Mystic Seaport has long been one of the great gems of the Connecticut shoreline, and indeed the whole New England coast. The Charles W. Morgan whaler and replica shipyards have, for decades, been drawing people from around the world who are trying to dig down deeper into our state’s relationship with the sea, and the economies of older times.

This year, Mystic Seaport has opened the 5,000-square-foot Thompson Exhibition Building. Now the largest exhibition space in the seaport, it will be the new home of the seaport’s big shows, as well as a local host for traveling exhibitions. The building itself is magnificent. Built by Essex architectural firm Centerbrook, the structure has a distinctive curve that resembles — to this observer, at least — the hull of a wooden whaling ship. To many, the shape of the building also resembles a large wave, breaking over the exhibits inside.

The building is also geothermally heated, utilizing some 20 wells that go 500 feet into the ground, warming the building with deep underground air that stays at a consistent temperature year round. The inaugural exhibit, too, firmly roots the new Thompson building in the seaport. The Sea Change exhibit is full of unusual and stunning items drawn from the seaport’s impressive collection. Many of the items featured in Sea Change have been owned by the seaport for some time, but had not been displayed in a proper space.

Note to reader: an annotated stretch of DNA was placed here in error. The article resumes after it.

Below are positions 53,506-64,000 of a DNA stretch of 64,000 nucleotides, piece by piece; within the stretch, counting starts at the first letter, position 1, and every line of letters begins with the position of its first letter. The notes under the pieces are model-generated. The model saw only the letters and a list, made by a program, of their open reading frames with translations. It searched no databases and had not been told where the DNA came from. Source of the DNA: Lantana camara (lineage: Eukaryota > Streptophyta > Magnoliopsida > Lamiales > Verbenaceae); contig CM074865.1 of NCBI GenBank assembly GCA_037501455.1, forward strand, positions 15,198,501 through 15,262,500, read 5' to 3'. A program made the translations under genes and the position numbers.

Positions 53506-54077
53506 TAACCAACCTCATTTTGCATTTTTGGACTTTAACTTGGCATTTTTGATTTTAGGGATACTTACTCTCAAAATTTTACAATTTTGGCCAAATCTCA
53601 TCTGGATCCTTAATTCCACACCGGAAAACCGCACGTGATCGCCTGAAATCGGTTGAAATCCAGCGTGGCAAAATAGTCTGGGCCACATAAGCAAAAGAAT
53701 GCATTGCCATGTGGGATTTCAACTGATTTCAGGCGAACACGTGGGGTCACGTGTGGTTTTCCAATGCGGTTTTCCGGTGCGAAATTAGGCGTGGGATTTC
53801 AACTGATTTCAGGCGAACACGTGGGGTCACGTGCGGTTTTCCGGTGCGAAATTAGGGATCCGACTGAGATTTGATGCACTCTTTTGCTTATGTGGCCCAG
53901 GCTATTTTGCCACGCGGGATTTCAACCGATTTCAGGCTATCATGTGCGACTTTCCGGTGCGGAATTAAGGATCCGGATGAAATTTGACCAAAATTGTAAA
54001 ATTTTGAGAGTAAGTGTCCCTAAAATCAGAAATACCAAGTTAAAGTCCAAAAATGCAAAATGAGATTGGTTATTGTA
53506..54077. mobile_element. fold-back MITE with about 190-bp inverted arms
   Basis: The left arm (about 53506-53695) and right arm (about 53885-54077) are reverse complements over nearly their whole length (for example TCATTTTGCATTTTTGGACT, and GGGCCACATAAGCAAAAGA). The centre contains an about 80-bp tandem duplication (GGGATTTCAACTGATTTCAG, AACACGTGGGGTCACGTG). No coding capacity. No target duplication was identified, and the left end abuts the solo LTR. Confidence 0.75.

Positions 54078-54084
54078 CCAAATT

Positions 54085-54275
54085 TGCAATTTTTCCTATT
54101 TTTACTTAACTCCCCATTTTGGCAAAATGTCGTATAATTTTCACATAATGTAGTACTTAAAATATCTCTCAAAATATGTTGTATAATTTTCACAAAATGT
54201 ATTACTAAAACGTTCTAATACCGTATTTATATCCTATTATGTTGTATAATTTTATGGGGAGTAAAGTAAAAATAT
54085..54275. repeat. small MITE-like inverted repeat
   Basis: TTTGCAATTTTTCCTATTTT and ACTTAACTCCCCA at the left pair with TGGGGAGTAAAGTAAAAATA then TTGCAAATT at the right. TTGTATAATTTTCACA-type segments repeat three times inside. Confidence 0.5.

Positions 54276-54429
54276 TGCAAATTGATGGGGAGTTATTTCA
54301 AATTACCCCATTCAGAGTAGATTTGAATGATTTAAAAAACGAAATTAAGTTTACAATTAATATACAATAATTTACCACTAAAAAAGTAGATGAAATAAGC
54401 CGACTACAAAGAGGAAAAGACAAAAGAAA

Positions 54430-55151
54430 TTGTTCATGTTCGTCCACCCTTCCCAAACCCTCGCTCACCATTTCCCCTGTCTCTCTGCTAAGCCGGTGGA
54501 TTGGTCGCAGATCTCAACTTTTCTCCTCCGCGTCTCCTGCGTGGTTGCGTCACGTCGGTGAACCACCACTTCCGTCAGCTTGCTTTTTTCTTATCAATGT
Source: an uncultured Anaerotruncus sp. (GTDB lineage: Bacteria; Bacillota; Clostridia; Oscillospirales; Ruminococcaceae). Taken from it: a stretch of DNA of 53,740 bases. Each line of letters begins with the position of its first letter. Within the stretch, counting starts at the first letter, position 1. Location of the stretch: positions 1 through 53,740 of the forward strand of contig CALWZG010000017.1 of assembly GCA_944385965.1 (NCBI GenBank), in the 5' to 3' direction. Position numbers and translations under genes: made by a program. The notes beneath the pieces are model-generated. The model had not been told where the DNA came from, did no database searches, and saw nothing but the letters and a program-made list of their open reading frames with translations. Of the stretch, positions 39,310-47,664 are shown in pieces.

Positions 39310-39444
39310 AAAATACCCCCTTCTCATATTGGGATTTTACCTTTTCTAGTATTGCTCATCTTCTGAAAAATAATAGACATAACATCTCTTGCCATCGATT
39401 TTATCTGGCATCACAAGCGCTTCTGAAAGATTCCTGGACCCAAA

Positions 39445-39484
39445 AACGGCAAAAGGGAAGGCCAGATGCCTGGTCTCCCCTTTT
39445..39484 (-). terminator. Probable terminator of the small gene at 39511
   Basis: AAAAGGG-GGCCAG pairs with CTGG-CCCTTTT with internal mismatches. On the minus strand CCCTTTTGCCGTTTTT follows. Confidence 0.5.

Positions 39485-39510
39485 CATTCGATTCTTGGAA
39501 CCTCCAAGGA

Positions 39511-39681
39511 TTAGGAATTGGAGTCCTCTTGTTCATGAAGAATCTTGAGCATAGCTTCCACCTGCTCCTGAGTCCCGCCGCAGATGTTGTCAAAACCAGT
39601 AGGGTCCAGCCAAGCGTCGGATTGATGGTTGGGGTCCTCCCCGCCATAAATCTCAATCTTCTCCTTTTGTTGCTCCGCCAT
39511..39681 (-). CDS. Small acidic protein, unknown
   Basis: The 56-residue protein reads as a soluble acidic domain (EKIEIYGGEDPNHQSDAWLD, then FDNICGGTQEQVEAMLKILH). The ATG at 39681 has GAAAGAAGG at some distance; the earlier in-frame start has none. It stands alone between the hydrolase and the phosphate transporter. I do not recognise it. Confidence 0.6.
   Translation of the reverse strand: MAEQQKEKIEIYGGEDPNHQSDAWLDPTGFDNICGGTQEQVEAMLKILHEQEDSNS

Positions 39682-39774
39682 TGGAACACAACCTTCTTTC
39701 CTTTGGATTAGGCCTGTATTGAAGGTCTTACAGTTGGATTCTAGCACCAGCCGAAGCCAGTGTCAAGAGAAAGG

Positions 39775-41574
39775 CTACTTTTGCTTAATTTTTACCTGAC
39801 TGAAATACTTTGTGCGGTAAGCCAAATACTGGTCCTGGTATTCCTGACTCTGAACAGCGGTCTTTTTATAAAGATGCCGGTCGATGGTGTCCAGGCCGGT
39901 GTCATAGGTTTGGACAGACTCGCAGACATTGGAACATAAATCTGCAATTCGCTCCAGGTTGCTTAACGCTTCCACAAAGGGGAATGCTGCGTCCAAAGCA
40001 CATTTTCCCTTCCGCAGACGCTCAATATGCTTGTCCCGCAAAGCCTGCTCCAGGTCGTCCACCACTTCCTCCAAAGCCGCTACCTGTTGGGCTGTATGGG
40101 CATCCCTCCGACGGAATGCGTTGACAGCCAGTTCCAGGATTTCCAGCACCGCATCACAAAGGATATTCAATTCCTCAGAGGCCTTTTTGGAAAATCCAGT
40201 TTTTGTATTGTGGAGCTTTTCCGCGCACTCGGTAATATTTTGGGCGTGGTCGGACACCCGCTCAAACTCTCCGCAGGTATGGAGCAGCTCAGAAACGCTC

Upon entering the exhibit hall, the viewer is immediately greeted by a massive projection screen of the sea, which can be adjusted through different states of calmness up to violent choppiness. 

The wall of water introduces the viewer to the central theme behind the exhibit: the ever-changing nature of the sea ­— its living, awesome power.

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The phrase “sea change” originates in Shakespeare’s The Tempest, and the full quote is projected on another wall of the exhibit: “those are pearls that were his eyes; … a sea-change into something rich and strange.” Throughout the hall, pinned to large white forms that resemble sails or icebergs, the museum-goer is carried through a fascinating series of displays. The highlights included a ship model from the 1740s that has a mystifying and intricately detailed interior, only viewable through the modern technology of a pinhole camera that the viewer can control.

Back before oil and gas generated our electricity, hunters chased whales across the globe for the oil used to light lamps. Visitors get a pure, raw sense of this pursuit at Mystic Seaport.

The inaugural exhibition in the Thompson Exhibition Building further deepens, and wonderfully complicates, our understanding of human beings’ relationship to the sea, up through more recent times. Through interactive audio and video, museum-goers can listen to a battery of experts from various fields speak about the exhibits. One can learn about an indigenous-made Arctic canoe known as a umiak, which hangs above the viewer’s head.

Sea Change will occupy the space through the fall, so there is plenty of time to catch the show. We can be sure that the next exhibits that come through will be engaging, if they are anything like the inaugural show. To the decades of learning and immersion offered by the seaport, it now adds a proper exhibition hall in which to really strut its stuff.

mysticseaport.org